Migraines are a leading neurological disorder which cause severe head pain which lasts anywhere from 4-72 hours. Calcitonin gene-related peptide or CGRP is a biomarker that is found at elevated levels during a migraine. Interestingly, CGRP levels are the highest in the 20 to 40-year-old age group who also suffer the most migraines. CGRP was first discovered in 1982 and is a 37-amino acid neuropeptide belonging to the same family as adrenomedullin, amylin, and calcitonin. Elevated blood levels of CGRP are found in individuals with pain from conditions such as arthritis, migraine, and chronic muscular pain.1 Amgen received approval for Aimovig (Erenumab), a monoclonal antibody antagonist of CGRP that is a once-a-month injection for the treatment and prevention of migraines.2,3 In treating migraines, Aimovig binds to human CGRP receptors, blocking the receptor and preventing CGRP release. There are also currently several other monoclonal antibody antagonists of CGRP in clinical trials, with promising results. Besides the monoclonal antibody therapies that are injectables, Ubrogepant, a small-molecule oral drug, is an antagonist that selectively blocks CGRP responses and looks promising in Phase III clinical trials.3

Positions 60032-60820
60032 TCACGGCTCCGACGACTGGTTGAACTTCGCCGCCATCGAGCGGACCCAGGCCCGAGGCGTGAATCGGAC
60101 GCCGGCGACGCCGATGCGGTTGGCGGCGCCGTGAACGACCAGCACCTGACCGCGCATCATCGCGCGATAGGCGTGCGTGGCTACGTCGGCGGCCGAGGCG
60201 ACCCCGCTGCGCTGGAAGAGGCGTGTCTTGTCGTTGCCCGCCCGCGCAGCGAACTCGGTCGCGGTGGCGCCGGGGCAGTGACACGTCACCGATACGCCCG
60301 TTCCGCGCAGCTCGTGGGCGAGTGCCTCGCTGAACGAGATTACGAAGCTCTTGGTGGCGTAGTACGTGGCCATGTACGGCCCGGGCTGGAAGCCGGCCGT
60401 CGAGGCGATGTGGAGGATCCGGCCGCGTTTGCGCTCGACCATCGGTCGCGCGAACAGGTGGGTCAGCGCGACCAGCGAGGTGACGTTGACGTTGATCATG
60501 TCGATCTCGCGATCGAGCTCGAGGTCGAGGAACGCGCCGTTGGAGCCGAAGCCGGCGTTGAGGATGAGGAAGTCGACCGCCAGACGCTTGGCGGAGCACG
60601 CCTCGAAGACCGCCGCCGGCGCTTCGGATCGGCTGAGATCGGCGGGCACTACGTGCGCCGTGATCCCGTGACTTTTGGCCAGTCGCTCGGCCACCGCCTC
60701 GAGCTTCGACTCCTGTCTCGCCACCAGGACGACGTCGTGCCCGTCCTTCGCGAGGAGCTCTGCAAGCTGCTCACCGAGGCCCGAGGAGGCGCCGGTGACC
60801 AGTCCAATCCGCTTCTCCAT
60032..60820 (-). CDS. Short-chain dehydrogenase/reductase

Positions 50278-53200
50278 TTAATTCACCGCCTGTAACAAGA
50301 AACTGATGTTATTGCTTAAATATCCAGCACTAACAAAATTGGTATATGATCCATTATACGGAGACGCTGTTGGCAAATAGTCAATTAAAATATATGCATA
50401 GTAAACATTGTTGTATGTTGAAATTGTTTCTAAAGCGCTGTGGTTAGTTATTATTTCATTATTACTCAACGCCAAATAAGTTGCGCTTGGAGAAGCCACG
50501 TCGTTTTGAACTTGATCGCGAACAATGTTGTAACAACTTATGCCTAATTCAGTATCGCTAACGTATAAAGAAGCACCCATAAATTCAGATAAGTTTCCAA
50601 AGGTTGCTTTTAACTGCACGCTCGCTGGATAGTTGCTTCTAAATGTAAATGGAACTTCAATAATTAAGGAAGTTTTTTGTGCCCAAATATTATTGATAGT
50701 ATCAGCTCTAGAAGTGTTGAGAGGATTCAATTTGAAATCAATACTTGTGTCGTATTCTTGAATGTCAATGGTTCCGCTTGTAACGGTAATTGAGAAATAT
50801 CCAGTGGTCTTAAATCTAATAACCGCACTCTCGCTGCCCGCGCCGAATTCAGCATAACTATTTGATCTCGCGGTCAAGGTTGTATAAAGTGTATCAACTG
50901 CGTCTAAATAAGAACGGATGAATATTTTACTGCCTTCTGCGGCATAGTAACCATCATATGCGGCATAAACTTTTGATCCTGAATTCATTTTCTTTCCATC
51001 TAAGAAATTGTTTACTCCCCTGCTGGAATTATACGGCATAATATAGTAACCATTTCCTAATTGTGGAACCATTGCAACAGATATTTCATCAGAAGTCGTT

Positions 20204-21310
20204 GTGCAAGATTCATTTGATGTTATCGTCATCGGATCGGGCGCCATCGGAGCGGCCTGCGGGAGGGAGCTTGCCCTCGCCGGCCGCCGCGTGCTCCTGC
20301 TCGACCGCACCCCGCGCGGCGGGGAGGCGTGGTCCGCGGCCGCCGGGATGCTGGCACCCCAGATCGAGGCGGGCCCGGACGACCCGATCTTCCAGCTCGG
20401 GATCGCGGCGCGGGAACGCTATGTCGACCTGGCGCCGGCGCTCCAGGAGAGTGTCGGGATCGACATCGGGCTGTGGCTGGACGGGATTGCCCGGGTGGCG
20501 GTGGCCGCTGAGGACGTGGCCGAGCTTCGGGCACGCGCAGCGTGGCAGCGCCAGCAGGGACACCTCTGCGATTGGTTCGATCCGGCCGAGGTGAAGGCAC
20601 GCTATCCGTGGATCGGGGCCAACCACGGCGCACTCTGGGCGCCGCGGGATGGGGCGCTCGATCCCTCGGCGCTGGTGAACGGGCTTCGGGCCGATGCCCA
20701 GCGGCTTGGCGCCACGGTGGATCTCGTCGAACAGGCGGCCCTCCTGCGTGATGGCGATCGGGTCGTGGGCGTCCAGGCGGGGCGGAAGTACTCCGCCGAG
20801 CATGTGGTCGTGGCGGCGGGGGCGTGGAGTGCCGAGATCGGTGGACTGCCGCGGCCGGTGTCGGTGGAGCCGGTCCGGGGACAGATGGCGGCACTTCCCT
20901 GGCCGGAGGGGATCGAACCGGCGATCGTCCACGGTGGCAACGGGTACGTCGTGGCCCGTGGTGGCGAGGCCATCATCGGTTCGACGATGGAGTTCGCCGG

There is no denying that it is an exciting time to be involved with peptides. In recent years peptides have grown not only in the discovery and development stages but are also being approved by the FDA (Food & Drug Administration) at an increasing rate. From cosmetic use to finding a cure for cancer, it is impossible to overlook the importance of peptides.

References:

  1. W.S. Schou, et al., The Journal of Headache and Pain, 18(1), 34 (2017).
  2. https://www.fda.gov/NewsEvents/Newsroom/PressAnnouncements/ucm608120.htm (2018)
  3. L. Edvinsson et al., Nature Reviews, 14, 338 (2018).
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